For the people who don’t already know you; who are you, what have you done in the past and what are you up to right now?
Nice to meet you all. The name is Roger Brouwn and people may also know me as DJ Code Red.
In 1992 I started spinning records and I’m pretty much still into that. Back in ‘98 I sold almost all of my dancehall, house and R&B-records (this I’ll always regret) and fully focused on hip hop. The turn to hip hop gave me a role as resident DJ at some pretty famous parties. From Chocolate in Rotterdam, Knockout in Amsterdam to festivals like Lowlands.
Next to DJing I’m also busy as an artist booker of an exclusive Dutch roster which consists of artists like Jiggy Dje, Kraantje Pappie, Hef, Kleine Viezerik and American hip hop artists like Black Milk, Sean Prince and Boot Camp Clik that ultimately tour through Europe.
In the last few years I was mainly busy as a music promoter. Not too long ago I was head of music program for ‘De Nieuwe Oogst’ (RIP), recently I started as Festival Director for Buma Rotterdam Beats and I’m also part of the team of music promoters for Corso.
How did you get caught up in the music biz?
I got caught up in the music biz mainly out of interest and a great love for music. Around the age of 12 I started drumming, but after 1.5 years lessons were too expensive to continue. At that time I had my first job and with that money I bought my first set of turntables (Soundlabs, look ‘m up!). Everything I do right now I taught myself by being widely interested in as much music as possible, through networking and by adapting to the music world now and then.
Work wise, what satisfies you?
The best part of my job are the shows I’ve successfully pulled off and the feeling of recognition I get from friends, acquaintances and visitors. Just the thought that I transformed my hobby into my job is also pretty damn gratifying. Just last week I found HEF’s new record in my dropbox, which put a huge smile on my face. It’s all the small things that count big I guess, all giving me that rewarding positive boost.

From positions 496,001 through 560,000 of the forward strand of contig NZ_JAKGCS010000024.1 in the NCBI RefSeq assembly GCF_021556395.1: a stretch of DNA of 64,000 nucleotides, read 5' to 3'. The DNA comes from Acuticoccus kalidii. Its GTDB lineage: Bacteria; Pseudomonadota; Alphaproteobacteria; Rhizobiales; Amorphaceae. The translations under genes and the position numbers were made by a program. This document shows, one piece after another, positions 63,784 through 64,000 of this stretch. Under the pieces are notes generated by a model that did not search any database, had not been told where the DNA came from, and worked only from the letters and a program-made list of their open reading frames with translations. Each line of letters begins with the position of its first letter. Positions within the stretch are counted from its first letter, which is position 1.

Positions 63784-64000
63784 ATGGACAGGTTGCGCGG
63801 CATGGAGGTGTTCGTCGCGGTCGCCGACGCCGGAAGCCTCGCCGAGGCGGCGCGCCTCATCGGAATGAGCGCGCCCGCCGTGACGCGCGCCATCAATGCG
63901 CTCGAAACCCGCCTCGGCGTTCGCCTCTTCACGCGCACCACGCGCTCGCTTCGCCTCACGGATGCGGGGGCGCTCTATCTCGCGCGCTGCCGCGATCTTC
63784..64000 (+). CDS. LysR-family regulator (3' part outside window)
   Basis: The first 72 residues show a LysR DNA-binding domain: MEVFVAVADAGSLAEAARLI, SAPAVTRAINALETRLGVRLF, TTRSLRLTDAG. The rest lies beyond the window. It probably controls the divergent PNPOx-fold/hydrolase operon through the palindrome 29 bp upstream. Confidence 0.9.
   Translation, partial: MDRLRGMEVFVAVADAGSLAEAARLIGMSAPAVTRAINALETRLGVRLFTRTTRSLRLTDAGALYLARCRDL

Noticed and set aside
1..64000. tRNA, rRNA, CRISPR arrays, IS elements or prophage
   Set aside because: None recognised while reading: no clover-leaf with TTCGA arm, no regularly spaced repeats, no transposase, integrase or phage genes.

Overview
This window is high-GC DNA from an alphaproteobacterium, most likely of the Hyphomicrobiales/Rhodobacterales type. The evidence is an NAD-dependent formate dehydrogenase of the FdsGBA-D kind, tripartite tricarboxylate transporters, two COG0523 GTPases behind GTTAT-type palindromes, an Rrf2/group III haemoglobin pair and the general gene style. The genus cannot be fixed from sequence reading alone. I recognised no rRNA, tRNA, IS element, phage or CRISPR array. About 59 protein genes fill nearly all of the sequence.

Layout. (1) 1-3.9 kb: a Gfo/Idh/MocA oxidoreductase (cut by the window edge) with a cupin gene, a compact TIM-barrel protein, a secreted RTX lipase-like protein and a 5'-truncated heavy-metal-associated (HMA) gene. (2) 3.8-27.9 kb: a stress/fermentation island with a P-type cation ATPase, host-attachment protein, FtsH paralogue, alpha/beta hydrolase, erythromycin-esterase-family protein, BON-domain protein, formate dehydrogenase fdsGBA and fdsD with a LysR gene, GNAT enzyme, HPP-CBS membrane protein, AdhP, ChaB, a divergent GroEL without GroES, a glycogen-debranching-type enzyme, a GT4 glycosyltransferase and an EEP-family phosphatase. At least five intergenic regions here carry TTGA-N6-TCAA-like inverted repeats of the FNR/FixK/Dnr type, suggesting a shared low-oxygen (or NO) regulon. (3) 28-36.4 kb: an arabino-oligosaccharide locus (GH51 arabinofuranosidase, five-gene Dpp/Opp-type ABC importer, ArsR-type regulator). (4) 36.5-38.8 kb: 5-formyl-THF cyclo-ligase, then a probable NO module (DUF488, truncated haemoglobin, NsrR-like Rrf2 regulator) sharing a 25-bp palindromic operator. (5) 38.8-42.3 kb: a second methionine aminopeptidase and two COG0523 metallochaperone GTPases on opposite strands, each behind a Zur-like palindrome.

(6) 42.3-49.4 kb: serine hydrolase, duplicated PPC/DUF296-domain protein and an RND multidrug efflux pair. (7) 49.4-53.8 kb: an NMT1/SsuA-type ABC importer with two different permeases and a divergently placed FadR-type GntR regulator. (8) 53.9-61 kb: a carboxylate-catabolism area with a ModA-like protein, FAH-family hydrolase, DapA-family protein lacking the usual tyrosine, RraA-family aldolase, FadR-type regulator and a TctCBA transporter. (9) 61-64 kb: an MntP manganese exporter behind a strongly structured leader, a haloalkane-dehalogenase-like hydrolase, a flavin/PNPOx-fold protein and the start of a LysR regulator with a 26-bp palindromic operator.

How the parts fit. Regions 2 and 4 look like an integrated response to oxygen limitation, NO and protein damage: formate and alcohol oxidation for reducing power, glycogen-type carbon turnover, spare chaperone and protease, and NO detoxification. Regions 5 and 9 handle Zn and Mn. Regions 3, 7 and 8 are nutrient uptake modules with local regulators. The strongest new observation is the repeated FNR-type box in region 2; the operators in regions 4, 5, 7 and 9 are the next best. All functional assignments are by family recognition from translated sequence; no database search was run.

What is BUMA Beats and where did it originate from?
BUMA Beats was founded by the former director of De Nieuwe Oogst and the people at Buma Cultuur. The ‘urban’ scene is just as interesting as the ‘dance’ scene and potentially big enough to grow up to a ADE-like (Amsterdam Dance Event) music conference.
What is BUMA Rotterdam Beats?
BUMA Rotterdam Beats (BRB) is a music conference, festival and talent-stage for people active or interested in the ‘urban’ music scene. The word ‘urban’ sounds kind of wrong for some people, but you can’t really say ‘a conference for black music where the focus is on urban youth’. BRB is an all-embracing event for hip hop, R&B, soul, dubstep, reggae, dancehall and bass. Let’s just call it an international music showcase festival. The big line-up says more than enough
What type of people should visit Buma Rotterdam Beats?
BRB is interesting for anybody in the music industry and everybody with an interest in one or more of the many music genres we represent. It’s a central meeting point for friends, colleagues and potential new business partners to exchange knowledge and fresh ideas on a annual basis. BRB is also very interesting for new and up-and-coming artists, managers, organizers, producers and so on.
What can we expect at BRB?
Every year we provide a different program in which the latest developments in the urban music scene are highlighted. BRB is an explosion of information, a festival in which you can check out the most recent acts and follow great masterclasses for up-and-coming artists, manager etc. This year our focus is on reggae and it’s important influence on music nowadays. Shaggy is a guest of honor and also the very important reggae-producer Clevie Brown, not to mention the Godfather of the MPC; Roger Linn. Roger invented the world’s first drum machine and was asked by Akai to develop the MPC (originally MIDI Production Center, now Music Production Center). He’s giving a keynote plus a masterclass which you can access as a conference visitor.
What would you like to tell the (potential) visitors of BRB?